5) Schneider MR, Adler CM, Whitsel R, Weber W, Mills NP, Bitter SM, Eliassen J, Strakowski SM, Delbello MP
The effects of ziprasidone on prefrontal and amygdalar activation in manic youth with bipolar disorder.
Isr J Psychiatry Relat Sci. 2012;49(2):112-20.
Background: Prior research has found that manic adolescents with bipolar disorder exhibit neurofunctional changes in the amygdala and prefrontal cortex following treatment with some pharmacological agents. We examined the neurofunctional effects of ziprasidone in manic adolescents. Method: Manic adolescents with bipolar disorder (n=23) participated in a placebo-controlled study of ziprasidone and underwent a functional magnetic resonance imaging scanning session while performing a task of sustained attention at baseline, prior to treatment as well as on days 7 and 28 (or early termination) of treatment. A comparison group of healthy adolescents (n=10) participated in a single scanning session. Region of interest analyses were performed to assess activation changes associated with treatment in Brodmann Areas (BA) 10, 11 and 47 and in the amygdala. Results: Compared with placebo, treatment with ziprasidone was associated with greater increases over time in right BA 11 and 47 activation. These effects were not associated with differences in symptom improvement between the treatment groups. Patients who subsequently responded to ziprasidone showed significantly greater deactivation in the right Brodmann area 47 at baseline than those who did not respond to ziprasidone. Similarly, among the bipolar adolescents who were treated with ziprasidone, baseline activation in right BA 47 was negatively correlated with improvement in Young Mania Rating Scale (YMRS) score. Limitations: The small sample size limits the ability to detect significant group differences in other regions of interest. Healthy comparison subjects were scanned only at a single timepoint, which limits the interpretation of the results. Ziprasidone is not currently approved by the United States Food and Drug Administration for the treatment of adolescents with mania, and, therefore, the clinical relevance of these results is limited. Conclusions: The increases in right BA 11 and 47 activation observed during sustained attention tasks following ziprasidone treatment and the association identified between lower baseline BA 47 activation and ziprasidone treatment response suggests that ziprasidone may correct prefrontal dysfunction in manic adolescents with bipolar disorder. [PubMed Citation] [Order full text from Infotrieve]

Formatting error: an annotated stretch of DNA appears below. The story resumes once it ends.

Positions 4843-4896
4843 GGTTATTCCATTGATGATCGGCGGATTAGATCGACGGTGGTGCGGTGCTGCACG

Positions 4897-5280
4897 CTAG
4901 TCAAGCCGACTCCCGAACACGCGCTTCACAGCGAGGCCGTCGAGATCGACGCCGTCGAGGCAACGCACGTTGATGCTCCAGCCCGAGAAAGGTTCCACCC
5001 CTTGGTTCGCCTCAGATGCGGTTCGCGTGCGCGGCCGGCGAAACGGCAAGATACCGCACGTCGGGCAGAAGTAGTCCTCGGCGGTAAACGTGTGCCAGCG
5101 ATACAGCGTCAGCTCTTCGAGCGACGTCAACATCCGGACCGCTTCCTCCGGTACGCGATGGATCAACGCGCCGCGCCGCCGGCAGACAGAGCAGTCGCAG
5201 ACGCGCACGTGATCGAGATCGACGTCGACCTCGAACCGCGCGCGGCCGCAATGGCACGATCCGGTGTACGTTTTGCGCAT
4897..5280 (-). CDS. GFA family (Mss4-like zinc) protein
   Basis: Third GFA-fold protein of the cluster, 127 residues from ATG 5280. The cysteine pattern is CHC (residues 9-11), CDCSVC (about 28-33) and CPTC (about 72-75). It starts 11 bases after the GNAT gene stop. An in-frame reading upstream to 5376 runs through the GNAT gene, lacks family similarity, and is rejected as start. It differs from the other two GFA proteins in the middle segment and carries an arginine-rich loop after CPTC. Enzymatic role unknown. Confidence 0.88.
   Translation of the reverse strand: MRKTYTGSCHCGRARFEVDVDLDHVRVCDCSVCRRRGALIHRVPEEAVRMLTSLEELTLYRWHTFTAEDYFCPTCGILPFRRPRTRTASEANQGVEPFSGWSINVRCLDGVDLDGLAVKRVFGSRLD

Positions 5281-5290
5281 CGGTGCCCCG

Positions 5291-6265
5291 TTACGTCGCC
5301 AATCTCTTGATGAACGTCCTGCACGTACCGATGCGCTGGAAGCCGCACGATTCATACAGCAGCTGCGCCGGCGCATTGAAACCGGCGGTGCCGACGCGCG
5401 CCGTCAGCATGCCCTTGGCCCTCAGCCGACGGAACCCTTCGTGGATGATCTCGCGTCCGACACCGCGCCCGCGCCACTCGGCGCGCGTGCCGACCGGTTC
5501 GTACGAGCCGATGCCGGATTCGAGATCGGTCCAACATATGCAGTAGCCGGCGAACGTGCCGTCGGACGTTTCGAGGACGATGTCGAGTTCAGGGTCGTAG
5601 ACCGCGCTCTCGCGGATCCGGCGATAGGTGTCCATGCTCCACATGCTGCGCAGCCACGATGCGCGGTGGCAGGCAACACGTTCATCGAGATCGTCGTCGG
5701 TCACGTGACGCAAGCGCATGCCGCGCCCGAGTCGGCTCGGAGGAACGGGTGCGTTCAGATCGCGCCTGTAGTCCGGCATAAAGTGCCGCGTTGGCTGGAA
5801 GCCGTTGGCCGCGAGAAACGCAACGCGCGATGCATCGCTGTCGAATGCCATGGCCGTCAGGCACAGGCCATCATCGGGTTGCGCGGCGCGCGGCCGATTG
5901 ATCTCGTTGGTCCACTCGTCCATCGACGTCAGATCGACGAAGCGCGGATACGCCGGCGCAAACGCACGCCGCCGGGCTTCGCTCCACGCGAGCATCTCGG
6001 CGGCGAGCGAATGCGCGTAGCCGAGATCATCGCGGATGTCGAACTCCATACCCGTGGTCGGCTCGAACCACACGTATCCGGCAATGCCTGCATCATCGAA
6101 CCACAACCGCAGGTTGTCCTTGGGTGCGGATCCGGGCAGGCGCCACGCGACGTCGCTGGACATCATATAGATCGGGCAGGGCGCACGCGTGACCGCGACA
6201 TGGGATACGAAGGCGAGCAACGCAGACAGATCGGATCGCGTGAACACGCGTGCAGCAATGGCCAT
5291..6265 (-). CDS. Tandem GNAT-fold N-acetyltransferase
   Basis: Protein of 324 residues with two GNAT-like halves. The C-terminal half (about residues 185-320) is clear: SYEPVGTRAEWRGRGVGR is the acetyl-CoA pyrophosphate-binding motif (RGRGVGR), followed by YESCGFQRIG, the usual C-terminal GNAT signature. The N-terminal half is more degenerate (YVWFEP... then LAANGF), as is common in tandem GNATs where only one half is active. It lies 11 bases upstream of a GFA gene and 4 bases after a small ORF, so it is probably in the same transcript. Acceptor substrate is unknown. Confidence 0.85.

6) Vizueta N, Rudie JD, Townsend JD, Torrisi S, Moody TD, Bookheimer SY, Altshuler LL
Regional fMRI Hypoactivation and Altered Functional Connectivity During Emotion Processing in Nonmedicated Depressed Patients With Bipolar II Disorder.
Am J Psychiatry. 2012 Jul 6;